Beef in Barolo; the harvest

I ate the entire harvest of our pomegranate tree the other afternoon.  It was delicious.

Apparently, one is not supposed to trim pomegranate trees in the spring.

We trimmed ours.

This was our entire harvest.


On the other hand, we have two ten-gallon buckets full of walnuts and left as many on the ground.

As to the crab apples…. There are probably a million on the tree, but I really couldn’t think of anything to do with them (Jellies are no longer on our list of treats).

They look pretty on the tree….

Now that winter is almost here it’s nice to see everything turning green.


For winter?

Remember all the sunflowers around our house last summer?


They’ve been replaced by winter wheat.

I’m learning so much about farming, living here.

Winter wheat grows just a little in the late fall.  It gets a few inches high and then spends the winter developing it’s roots.  Come the spring, it’s ready to go and shoots up as soon as the weather warms.


For us, that means we have pretty green fields to look at all winter long, instead of dead weeds or dirt.

We do not have a pretty photo of this dish.

It’s Beef in Barolo on a bed of creamy Polenta.

It’s wonderful.

But it’s not pretty.

And, in all honesty, it didn’t look any better in real life.

I think it’s because of the pureed vegetables in the sauce.

Which is also what makes it so delicious!

This is based on a recipe in the ‘Italy, the Beautiful’ cook book.

Beef in Barolo

Beef in Barolo

24oz (750gr) beef, suitable for braising     I used a round steak, cut into large pieces
2 medium carrots, roughly chopped
2 ribs celery, roughly chopped
1 onion, roughly chopped
4 bay leaves
2 tbs parsley
1 tbs juniper berries
1 tsp peppercorns
1 tbs olive oil
1/2 bottle decent Barolo wine (or more)

Combine everything but the olive oil in a deep bowl and refrigerate for at least 24 hours.
Remove meat from marinade and drain well, reserving marinade.  Heat oil in a heavy Dutch oven.  Add the meat and brown well.  Add the entire marinade, cover and braise in 350F (185) oven for 3 hours.  Check periodically, and add more wine if it starts to dry out.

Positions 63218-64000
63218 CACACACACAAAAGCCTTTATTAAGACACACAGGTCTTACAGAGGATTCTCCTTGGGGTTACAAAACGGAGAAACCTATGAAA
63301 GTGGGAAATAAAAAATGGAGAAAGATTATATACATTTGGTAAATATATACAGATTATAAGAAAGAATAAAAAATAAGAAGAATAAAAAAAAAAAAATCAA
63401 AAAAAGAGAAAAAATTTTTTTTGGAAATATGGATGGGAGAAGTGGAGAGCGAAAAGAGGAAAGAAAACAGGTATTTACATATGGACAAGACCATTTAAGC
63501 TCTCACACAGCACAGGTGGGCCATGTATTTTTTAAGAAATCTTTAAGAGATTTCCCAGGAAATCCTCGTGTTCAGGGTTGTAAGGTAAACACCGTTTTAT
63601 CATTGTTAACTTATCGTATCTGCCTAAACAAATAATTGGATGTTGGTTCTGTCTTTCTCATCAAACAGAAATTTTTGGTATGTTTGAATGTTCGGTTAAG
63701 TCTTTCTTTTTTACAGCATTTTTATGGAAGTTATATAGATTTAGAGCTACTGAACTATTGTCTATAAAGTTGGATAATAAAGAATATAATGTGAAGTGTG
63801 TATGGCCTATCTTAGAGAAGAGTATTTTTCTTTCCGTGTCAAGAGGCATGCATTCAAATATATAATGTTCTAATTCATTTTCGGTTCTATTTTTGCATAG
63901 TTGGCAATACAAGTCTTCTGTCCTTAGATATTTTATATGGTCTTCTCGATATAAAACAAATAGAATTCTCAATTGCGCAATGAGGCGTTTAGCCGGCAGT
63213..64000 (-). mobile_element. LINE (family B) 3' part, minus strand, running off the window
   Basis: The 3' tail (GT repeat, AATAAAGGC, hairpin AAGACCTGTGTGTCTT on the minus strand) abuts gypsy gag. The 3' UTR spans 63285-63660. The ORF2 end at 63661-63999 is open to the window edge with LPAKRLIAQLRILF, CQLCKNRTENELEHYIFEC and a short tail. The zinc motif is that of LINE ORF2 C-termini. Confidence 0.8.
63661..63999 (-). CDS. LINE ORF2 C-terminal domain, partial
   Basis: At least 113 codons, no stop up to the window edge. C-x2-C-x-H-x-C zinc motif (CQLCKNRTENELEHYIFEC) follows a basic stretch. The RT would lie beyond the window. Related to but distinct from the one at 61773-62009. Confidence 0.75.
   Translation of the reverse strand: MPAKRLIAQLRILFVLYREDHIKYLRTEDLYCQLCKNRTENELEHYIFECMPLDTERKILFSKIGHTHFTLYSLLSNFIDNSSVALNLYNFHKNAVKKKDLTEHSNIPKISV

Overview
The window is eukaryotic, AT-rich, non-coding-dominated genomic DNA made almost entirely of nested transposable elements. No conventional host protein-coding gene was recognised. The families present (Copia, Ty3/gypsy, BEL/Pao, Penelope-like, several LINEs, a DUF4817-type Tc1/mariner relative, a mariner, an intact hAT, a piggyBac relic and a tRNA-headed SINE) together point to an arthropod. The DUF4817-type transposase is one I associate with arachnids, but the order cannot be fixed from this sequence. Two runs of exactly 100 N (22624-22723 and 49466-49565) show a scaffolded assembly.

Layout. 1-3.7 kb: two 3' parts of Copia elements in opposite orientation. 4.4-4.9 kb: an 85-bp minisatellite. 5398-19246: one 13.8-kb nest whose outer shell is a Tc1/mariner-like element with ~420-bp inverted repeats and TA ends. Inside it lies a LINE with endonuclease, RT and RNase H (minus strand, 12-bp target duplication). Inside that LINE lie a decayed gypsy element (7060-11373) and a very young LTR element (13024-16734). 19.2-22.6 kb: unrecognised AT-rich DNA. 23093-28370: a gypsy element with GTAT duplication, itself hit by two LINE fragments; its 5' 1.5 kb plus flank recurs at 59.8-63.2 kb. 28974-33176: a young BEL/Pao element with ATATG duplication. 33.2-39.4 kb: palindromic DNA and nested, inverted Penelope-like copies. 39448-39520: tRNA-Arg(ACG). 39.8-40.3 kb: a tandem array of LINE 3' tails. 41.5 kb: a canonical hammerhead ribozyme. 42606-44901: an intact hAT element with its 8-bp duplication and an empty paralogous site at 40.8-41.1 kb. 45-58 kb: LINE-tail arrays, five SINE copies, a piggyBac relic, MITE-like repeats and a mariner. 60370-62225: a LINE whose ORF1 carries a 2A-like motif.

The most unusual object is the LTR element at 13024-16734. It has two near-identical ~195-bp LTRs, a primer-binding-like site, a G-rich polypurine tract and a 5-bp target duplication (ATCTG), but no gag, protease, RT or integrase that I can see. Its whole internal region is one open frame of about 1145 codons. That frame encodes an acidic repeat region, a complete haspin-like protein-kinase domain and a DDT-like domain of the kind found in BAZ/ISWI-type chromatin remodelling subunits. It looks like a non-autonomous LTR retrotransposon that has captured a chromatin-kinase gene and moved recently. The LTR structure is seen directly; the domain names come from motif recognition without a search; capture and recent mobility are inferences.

When done, remove meat and keep warm.  Remove bay leaves.  Puree the vegetables and wine until smooth.  Reheat if needed, pour over meat and serve.  On Polenta.

6 thoughts on “Beef in Barolo; the harvest”

  1. Presentation totally is not everything. Pretty food is nice, but this sounds like comfort food in the best way possible. It doesn’t *need* to be pretty! (However, I secretly agree with the poster above — it does have a certain attractiveness served on the polenta like that. 🙂

  2. I love the glimpses we get of your surroundings through your posts. We get green in the winter here in Northern California, too, but golden brown in the summer.

  3. This looks really tasty! We live right in the middle of winter wheat area. Sometimes in the early spring it can be difficult to tell what’s new spring grass and what’s winter wheat greening up. Usually here it’s ripe by the end of May, whereas normal wheat could take all summer. It gives the farmers something to harvest when normally nothing else is ready yet, unless they’re growing strawberries or asparagus. It saps the soil, though, so they alternate with soybeans here.

  4. Ciaochowlinda, it tasted much better than it looks ‘-))
    Thanks, Laurie, maybe I looked at it for too long….
    Zoomie, I don’t know what next summer will bring…. I’ll miss the sunflowers.
    Tracey, I don’t know if they’ll do another crop or not…. we have a very long growing season.
    Jeanne, yeah, brown food – right up there with tan food.

Comments are closed.

Share via
Copy link
Powered by Social Snap